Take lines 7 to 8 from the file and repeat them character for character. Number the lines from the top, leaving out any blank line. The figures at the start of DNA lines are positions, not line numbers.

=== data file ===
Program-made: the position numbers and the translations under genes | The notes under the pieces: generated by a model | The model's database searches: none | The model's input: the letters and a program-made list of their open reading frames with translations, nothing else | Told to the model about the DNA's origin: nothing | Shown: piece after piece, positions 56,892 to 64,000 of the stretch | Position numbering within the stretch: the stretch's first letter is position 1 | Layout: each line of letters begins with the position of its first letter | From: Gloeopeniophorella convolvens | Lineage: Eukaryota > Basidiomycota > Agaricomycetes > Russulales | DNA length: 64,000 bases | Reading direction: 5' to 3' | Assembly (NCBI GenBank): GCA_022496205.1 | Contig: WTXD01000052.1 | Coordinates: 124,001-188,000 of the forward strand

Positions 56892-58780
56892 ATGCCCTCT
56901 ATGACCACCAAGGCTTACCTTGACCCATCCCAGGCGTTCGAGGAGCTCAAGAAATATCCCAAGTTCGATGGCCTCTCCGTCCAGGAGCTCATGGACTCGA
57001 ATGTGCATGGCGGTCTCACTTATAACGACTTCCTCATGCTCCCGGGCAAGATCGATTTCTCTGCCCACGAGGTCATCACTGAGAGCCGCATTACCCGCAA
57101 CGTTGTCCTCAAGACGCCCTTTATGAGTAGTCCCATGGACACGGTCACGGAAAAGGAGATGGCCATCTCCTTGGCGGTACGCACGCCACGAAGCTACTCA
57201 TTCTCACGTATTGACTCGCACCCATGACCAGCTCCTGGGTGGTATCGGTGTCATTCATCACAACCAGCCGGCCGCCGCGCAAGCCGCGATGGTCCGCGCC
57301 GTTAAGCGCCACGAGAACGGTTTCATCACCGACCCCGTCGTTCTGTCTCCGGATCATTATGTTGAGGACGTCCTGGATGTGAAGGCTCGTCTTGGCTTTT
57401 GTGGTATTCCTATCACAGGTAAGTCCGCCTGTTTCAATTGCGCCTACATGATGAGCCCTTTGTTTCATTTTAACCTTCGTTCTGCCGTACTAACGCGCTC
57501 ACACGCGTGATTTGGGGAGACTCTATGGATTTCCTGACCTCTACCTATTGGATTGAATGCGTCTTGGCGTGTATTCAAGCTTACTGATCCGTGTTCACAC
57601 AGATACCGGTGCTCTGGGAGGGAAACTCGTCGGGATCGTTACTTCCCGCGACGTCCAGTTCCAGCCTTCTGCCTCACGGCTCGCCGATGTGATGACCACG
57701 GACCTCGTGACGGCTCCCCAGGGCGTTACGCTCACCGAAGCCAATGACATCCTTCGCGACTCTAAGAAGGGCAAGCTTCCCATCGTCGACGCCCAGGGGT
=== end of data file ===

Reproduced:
57201 TTCTCACGTATTGACTCGCACCCATGACCAGCTCCTGGGTGGTATCGGTGTCATTCATCACAACCAGCCGGCCGCCGCGCAAGCCGCGATGGTCCGCGCC
57301 GTTAAGCGCCACGAGAACGGTTTCATCACCGACCCCGTCGTTCTGTCTCCGGATCATTATGTTGAGGACGTCCTGGATGTGAAGGCTCGTCTTGGCTTTT